English (United States)
Young adult fiction, while a genre known for its nebulous definition and controversial portrayals of complex adolescent life, is mostly white and straight. This homogenous identity makeup extends from the representations in the texts to the authors writing the novels. Marginalized members of the YA community have long been asking for equal representation, and in 2014 these demands grew into a full-blown movement that was embraced by the industry and the established YA authors. But what does writing diversity in YA fiction mean? This thesis explores this question by conducting in-depth analyses of ?diverse? YA fiction novels. Chapter one questions the problematic and centrist nature of the language of diversity. Chapter two takes note of which ?diversity? novels are being criticized and which are being celebrated. Chapter three asks which authors are receiving support in the writing of diversity and which are being pushed to the side. Ultimately, this thesis follows the intricate and ever-developing events of YA fiction?s diversity movement to ask whether the resulting YA genre will be something new or something recognizable.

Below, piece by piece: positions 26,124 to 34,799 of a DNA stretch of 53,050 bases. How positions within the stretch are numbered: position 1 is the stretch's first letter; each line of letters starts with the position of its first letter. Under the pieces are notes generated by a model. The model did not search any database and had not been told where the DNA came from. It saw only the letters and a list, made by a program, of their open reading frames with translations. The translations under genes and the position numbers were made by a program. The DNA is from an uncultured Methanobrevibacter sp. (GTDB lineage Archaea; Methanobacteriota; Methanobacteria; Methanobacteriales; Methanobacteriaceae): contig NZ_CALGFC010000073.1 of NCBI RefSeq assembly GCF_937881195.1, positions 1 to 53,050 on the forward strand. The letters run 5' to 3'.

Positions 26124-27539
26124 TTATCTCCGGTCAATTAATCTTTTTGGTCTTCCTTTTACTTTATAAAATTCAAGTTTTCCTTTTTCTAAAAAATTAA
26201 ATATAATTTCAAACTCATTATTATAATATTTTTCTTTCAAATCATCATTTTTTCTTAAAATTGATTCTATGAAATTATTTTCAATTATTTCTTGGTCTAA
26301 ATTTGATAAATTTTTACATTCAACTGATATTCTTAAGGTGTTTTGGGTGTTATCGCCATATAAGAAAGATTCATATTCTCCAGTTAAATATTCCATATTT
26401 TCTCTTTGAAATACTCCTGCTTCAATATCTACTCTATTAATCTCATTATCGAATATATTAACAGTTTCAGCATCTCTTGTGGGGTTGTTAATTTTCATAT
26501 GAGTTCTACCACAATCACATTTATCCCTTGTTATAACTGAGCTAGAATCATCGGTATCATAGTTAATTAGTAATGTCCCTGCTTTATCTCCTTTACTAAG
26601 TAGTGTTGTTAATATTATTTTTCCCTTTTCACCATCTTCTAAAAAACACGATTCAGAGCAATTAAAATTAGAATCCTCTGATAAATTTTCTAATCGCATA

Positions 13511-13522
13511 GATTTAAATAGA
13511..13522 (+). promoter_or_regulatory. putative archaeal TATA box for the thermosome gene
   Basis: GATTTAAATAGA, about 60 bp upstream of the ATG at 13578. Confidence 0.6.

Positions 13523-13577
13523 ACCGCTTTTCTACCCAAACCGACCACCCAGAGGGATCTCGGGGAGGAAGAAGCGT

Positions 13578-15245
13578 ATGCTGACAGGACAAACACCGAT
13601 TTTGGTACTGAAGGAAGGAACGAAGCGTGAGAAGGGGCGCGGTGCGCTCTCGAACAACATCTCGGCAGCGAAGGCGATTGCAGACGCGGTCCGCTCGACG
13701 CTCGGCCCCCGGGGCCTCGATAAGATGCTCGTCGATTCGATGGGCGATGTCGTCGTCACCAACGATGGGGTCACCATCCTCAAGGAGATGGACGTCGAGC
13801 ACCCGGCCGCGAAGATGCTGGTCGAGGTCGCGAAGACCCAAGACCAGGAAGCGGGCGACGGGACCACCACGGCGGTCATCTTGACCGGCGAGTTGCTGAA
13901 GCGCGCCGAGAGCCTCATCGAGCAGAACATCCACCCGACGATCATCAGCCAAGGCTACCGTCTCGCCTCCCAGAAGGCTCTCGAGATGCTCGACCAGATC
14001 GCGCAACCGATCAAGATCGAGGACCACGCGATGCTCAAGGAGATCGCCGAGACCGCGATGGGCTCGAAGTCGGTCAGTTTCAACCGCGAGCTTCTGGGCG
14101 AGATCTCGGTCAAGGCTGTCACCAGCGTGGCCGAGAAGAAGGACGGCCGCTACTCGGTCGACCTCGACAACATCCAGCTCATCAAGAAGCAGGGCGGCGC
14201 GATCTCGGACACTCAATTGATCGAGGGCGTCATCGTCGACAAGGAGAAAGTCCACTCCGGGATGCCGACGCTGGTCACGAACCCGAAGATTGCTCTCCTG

Bina, Natalie August, "Empathy and Dis/Empowerment: Writing Diversity in Young Adult Fiction" (2018). Honors Theses - All. 1998.
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